The one thing I have done after reviewing the resuilts is to craeta a bit of variation on colouring by distressing the resulting painted ballast with a wire brush so that in places, hints of the original light grey appear.
Title: Re: kato track
Post by: BRCW26010 on December 24, 2011, 12:36:15 pm
Hi :wave: Thank you all. This is a very useful thread for me as I am looking into N for the first time and although my eyes are shot and I have no room for even a very small oo scale layout in our new flat N gauge seems ideal - especially if i don't have to solder :thumbsdown: :thumbsdown: :thumbsdown: :thumbsdown:  Frankly if I'd known about Kato/ Tomix I'd have built a layout long ago :) So thanks for all the info. I have a Dapol 66 which I intend to fit with the new magnetic couplings cos for me shunting is what it's all about. I presume the new couplings can be adjusted to match the magnet height on Kato or Tomix track? The only off-putting aspect is that I read somewhere that Dapol 66's can have trouble with even #6 points. Does anyone know if that is so or have any ideas? Thanks in advance and Happy Christmas :)
Title: Re: kato track
Post by: Pengi on December 25, 2011, 11:45:06 am
Have tried the Gordon method brushing on some brown acrylic paint all over a single track concrete tie track and I am pleased with it. A fair match for the track at Dawlish.

Used a piece of cork to remove the paint from the top of the rails whist they were still wet and also ran a piece of cork over the tops of the rail ties and some of the rails so that the base concrete colour showed through. This worked well.

Next step is to experiment with the double track. The Dawlish pictures show grey ballast piled up between the tracks - so my Kato grey ballast won't be wasted.
Title: Re: kato track
Post by: Lawrence on December 25, 2011, 11:51:47 am
Can you do some pictures please Pendy, would be useful to see the stages yo carry out  :thumbsup:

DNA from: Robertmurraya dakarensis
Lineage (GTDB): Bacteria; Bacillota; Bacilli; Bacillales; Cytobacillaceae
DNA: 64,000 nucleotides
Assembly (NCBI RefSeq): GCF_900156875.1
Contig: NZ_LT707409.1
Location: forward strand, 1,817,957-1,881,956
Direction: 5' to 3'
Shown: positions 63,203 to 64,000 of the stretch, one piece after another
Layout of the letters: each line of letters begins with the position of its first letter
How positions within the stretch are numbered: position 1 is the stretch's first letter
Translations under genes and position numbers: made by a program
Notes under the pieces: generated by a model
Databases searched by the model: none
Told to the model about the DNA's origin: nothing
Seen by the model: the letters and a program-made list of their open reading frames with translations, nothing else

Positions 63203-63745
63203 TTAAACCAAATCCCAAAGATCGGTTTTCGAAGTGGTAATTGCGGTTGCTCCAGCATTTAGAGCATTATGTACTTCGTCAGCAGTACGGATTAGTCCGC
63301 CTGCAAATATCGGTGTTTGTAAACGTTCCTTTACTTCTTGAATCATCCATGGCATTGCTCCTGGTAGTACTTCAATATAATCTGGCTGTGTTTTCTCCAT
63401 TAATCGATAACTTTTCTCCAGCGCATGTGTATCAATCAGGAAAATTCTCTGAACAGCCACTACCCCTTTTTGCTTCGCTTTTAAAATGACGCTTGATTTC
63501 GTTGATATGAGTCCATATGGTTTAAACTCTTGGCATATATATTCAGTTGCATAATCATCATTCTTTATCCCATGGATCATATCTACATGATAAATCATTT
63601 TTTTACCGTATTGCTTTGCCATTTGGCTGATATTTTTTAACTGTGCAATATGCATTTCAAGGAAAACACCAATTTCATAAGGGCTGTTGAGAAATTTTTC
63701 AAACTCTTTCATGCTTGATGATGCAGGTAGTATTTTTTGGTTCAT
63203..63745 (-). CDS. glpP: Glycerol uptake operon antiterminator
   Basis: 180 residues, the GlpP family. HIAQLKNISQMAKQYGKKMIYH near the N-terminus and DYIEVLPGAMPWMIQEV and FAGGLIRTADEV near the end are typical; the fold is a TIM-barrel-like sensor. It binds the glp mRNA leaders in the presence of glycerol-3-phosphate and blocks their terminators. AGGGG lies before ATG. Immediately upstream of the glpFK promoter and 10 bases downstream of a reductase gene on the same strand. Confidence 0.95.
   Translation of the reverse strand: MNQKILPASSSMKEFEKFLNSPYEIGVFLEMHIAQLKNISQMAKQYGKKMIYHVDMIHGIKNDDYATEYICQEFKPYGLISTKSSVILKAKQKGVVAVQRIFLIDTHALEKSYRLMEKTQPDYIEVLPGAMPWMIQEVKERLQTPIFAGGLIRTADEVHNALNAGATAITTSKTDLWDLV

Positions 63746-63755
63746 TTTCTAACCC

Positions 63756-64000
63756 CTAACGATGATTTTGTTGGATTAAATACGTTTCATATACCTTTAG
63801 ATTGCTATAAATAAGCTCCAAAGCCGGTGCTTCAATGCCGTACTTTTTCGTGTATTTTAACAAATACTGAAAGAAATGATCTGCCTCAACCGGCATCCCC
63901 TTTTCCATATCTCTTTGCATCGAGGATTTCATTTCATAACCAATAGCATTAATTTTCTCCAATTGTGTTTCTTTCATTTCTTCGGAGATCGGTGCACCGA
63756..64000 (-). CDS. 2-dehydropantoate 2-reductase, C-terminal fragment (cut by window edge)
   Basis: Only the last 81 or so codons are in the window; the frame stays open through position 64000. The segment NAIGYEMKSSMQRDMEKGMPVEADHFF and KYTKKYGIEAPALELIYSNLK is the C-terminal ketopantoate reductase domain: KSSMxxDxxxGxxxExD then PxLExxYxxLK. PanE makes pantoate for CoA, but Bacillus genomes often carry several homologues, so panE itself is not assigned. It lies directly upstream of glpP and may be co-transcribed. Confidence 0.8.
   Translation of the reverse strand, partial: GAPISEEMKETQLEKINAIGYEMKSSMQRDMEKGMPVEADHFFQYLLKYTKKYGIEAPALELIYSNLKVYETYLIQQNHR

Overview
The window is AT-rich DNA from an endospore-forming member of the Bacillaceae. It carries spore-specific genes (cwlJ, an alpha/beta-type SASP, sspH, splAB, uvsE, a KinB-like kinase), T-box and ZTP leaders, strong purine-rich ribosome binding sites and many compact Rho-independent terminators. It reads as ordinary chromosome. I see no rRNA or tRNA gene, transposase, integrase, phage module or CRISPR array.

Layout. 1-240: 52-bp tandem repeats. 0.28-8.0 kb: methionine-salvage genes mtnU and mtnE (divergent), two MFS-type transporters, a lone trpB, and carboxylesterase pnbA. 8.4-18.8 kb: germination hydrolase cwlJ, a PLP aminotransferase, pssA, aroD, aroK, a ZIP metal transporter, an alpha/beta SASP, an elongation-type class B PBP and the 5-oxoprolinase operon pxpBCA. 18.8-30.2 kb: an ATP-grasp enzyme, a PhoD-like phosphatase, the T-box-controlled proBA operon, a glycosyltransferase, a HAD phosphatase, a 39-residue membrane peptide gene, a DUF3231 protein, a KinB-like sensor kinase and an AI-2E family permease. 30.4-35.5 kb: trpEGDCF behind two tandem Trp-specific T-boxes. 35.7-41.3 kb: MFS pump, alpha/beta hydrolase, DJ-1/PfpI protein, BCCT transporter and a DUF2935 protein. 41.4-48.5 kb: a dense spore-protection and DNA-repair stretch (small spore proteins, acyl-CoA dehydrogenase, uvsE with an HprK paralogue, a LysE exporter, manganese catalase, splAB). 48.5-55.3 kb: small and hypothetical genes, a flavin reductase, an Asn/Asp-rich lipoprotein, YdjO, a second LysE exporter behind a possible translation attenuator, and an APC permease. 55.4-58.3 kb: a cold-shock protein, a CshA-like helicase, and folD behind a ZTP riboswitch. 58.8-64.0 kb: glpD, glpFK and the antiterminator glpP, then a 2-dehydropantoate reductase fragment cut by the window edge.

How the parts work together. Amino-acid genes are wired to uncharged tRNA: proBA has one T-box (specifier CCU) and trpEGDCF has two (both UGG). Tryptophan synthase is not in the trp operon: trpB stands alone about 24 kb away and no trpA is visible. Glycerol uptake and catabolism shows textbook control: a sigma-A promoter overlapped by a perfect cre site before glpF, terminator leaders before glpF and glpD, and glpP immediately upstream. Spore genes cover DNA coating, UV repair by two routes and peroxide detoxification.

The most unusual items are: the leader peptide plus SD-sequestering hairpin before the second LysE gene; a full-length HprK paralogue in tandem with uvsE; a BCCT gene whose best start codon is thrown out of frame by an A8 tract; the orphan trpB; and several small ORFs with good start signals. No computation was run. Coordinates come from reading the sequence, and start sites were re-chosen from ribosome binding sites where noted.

Title: Re: kato track
Post by: BRCW26010 on December 26, 2011, 12:20:25 pm
In a Railway Modeller earlier in the year there was a great layout featured using Kato Unitrack. In the accompanying article which I kept but now seem to have lost :( :'(  I think the author mentioned that Dapol Cl 66's have difficulty with one type of Kato points. My problem is I can't recall which one!! If anyone has the article can they please clarify/ correct me where I am wrong? I would hate to spend money only to discover that I have the wrong thing!! Cheers.
Title: Re: kato track
Post by: Pengi on December 26, 2011, 04:52:47 pm
Don't have any experience of the Dapol 66 but there is quite a bit on the internet about #4 points causing derailments and needing to be 'tuned'.
Title: Re: kato track
Post by: Pengi on December 30, 2011, 08:33:15 pm
Having practised on a straight piece of wooden tie track and been reasonably pleased with the result, started work on the layout.

Nightmare! I have double track with concrete ties  and the concrete ties are lower profile than the wooden ones. So the method of using a brush to smooth out the ballast between the ties did not work because it just brushed out most of the ballast. Even worse was the banked curves where the ballast just slid downwards! Have now resorted to using a fine brush and painting the glue between the ties. So it is all a bit messy and time consuming. I now wish that I'd just painted the shoulders of the track with glue and not bothered with the centre. It has also decided me to hide the sidings and points from view so I don't have to ballast them.

Only saving grace is that most track that I have looked at recently in my patch has heaps of ballast down the centre of the track covering part of the ties and ballast heaped up at the side and the pictures I've looked at of the Dawlish area are showing the same thing. And this looks messy too! So I might just get away with it if I put a line of ballast down the centre of each track.

Title: Re: kato track
Post by: johnson on January 02, 2012, 02:46:47 pm
Hello Pendy
                    I had similar trouble and decided just to  ballast up to track shoulders.
I used a Woodland Scenics ballast which I am told was designed to match Kato track base preformed ballast - looks ok  -  Good Luck !

Johnson.